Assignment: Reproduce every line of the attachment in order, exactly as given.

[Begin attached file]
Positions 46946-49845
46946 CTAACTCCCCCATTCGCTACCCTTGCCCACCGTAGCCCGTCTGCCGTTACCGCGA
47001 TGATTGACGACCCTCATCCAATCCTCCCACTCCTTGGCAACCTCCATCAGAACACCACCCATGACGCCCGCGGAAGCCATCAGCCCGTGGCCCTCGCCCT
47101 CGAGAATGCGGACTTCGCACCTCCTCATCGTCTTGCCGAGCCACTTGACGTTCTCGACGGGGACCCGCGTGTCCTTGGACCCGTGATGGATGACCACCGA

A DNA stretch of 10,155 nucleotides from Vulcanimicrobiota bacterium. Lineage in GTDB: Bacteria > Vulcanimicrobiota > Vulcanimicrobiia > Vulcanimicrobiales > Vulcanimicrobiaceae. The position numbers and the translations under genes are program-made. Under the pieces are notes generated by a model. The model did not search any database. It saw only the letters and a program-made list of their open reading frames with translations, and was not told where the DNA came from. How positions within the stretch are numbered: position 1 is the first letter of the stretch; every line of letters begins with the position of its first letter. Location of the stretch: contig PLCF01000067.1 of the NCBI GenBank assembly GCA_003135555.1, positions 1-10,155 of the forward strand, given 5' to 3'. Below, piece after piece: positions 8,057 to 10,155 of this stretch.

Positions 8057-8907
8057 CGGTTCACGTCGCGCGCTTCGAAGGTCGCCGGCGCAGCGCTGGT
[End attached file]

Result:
Positions 46946-49845
46946 CTAACTCCCCCATTCGCTACCCTTGCCCACCGTAGCCCGTCTGCCGTTACCGCGA
47001 TGATTGACGACCCTCATCCAATCCTCCCACTCCTTGGCAACCTCCATCAGAACACCACCCATGACGCCCGCGGAAGCCATCAGCCCGTGGCCCTCGCCCT
47101 CGAGAATGCGGACTTCGCACCTCCTCATCGTCTTGCCGAGCCACTTGACGTTCTCGACGGGGACCCGCGTGTCCTTGGACCCGTGATGGATGACCACCGA

A DNA stretch of 10,155 nucleotides from Vulcanimicrobiota bacterium. Lineage in GTDB: Bacteria > Vulcanimicrobiota > Vulcanimicrobiia > Vulcanimicrobiales > Vulcanimicrobiaceae. The position numbers and the translations under genes are program-made. Under the pieces are notes generated by a model. The model did not search any database. It saw only the letters and a program-made list of their open reading frames with translations, and was not told where the DNA came from. How positions within the stretch are numbered: position 1 is the first letter of the stretch; every line of letters begins with the position of its first letter. Location of the stretch: contig PLCF01000067.1 of the NCBI GenBank assembly GCA_003135555.1, positions 1-10,155 of the forward strand, given 5' to 3'. Below, piece after piece: positions 8,057 to 10,155 of this stretch.

Positions 8057-8907
8057 CGGTTCACGTCGCGCGCTTCGAAGGTCGCCGGCGCAGCGCTGGT